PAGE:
Patagonia CEO Steps Down After Years of Prosperity


Patagonia CEO Rose Marcario is stepping down after successfully leading the company for years.

Patagonia CEO Rose Marcario is stepping down from the role, according to Fast Company.

The company announced the change on Wednesday. Chief operating officer Doug Freeman will move into a temporary role until the board of directors and founder Yvon Chouinard determine a successor for Ms. Marcario.

Marcario released a statement, “We have been planning my succession since late last year and believe now is the right time for the next-generation team to step in to reimagine the business for a bright future. Patagonia is in great hands, and on a path for 100 years of success." Chouinard spoke highly of Marcario and her contributions to Patagonia stating, “with Rose at the helm, we are leading an overdue revolution in agriculture, challenging this administration’s evil environmental rollbacks, growing a movement to increase voter participation in our elections and raising the bar on building our product in the most responsible manner possible.”

Marcario has been planning to leave for some time according to Chouinard. “When this pandemic hit, and the focus quickly turned to reimagining the company for the future, Rose felt the team that would carry our work forward should lead this transformation,” he said.

Marcario leaves an impressive legacy that started when she joined the company as chief financial officer in 2008. Marcario wanted to emphasize the company's commitment to grassroots environmental organizations. Mercario effectively improved the supply chain process and streamlined production, ultimately helping the company to reduce waste and packaging, Furthermore, she helped created Tin Shed Ventures at the company to fund small, environmentally responsible ventures. Since she joined Patagonia, sales have quadrupled and the company's value skyrocketed to being worth billions.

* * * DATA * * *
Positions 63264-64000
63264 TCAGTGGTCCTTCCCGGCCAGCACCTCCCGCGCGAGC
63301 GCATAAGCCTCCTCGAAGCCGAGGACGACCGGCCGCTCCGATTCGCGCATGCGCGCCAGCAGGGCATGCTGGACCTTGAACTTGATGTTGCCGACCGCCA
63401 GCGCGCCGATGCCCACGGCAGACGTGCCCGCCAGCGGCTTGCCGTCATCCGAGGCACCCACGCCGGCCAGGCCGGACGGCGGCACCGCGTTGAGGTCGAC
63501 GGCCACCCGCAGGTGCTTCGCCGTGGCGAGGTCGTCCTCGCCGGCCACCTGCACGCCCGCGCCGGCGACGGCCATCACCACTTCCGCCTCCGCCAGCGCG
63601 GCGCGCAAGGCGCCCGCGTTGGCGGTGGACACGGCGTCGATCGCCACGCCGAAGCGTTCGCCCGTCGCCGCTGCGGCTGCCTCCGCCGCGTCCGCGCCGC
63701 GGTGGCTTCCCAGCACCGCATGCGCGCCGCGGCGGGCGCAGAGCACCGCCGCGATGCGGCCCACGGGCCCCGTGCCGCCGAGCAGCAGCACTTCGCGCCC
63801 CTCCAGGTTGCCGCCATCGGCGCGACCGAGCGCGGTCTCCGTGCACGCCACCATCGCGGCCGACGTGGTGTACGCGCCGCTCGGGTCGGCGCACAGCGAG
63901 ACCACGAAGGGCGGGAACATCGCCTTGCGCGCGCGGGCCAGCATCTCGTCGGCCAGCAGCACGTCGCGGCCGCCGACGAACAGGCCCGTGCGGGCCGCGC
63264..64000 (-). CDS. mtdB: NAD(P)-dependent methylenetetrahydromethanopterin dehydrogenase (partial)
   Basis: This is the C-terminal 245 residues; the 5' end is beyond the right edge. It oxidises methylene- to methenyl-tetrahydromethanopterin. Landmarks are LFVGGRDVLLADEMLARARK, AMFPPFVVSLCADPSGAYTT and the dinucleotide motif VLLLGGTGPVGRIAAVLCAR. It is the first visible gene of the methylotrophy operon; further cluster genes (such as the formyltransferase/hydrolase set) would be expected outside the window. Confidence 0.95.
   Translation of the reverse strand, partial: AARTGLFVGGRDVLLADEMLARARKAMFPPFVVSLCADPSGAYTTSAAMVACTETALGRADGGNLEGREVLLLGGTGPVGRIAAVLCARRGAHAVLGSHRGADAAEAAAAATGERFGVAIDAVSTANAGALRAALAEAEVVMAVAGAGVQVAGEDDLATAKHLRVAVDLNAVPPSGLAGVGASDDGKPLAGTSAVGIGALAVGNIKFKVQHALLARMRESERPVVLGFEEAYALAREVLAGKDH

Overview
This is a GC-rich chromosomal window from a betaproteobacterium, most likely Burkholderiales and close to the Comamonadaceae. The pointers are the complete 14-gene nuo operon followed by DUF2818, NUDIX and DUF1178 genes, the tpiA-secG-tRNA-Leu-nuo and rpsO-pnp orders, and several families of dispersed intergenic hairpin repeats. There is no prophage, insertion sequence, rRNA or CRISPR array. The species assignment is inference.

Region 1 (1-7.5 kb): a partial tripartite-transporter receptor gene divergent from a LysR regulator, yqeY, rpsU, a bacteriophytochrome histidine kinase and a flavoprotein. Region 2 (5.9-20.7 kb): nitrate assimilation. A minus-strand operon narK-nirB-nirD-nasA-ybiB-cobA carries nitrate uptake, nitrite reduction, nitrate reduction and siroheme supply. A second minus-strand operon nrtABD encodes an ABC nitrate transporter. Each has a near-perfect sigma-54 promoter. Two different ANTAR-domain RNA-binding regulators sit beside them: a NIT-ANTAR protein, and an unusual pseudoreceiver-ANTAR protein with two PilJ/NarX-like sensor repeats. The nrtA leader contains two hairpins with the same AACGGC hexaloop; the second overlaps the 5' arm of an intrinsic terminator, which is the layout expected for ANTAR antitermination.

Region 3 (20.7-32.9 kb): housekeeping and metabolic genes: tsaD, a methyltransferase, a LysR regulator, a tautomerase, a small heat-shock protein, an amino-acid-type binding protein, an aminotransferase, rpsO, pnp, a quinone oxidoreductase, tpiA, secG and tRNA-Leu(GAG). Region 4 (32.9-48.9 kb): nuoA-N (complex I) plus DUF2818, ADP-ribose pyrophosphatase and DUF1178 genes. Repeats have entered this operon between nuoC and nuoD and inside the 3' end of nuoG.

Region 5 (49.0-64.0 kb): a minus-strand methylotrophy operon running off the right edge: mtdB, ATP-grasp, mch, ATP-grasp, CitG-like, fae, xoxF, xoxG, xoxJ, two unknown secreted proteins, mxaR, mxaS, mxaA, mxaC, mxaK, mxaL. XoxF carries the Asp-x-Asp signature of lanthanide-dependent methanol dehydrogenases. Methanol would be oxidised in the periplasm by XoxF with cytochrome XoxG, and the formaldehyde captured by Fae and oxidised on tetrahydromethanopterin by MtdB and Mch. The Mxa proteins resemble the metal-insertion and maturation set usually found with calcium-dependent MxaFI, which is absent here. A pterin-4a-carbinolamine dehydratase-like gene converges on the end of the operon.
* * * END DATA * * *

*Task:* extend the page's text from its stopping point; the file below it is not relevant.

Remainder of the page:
“I think reasonable people are understanding more that we’re using the resources of multiple planets, we can’t continue to consume the way we are, we can’t continue to have a vision of business that has one metric—earnings per share—it will kill us,” she said in late 2017. “It will destroy our future. So we need business leaders who are smart and step up with a new vision for the future. It is happening all over the country and the world, and it’s exciting.”

Arguably most importantly, Marcario turned the company into one of the biggest environmental activists in the world. Patagonia website was changed to a black screen with the words, "The President stole Your Land," after President Trump decided to cut federal protections for Utah's Bears Ears National Monument. Furthermore, Marcario joined a coalition of Native Americans to sue the Trump administration over public-lands policies.

“This isn’t the time to be lazy, to be reserved, to be complicit, to be quiet,” Marcario said. “We’re living in a time when it’s so important for business to drive this new economy, this new view, this aspirational future of business as a force for good. Because what we’ve seen in the last 25 years has been business as a force for evil.”

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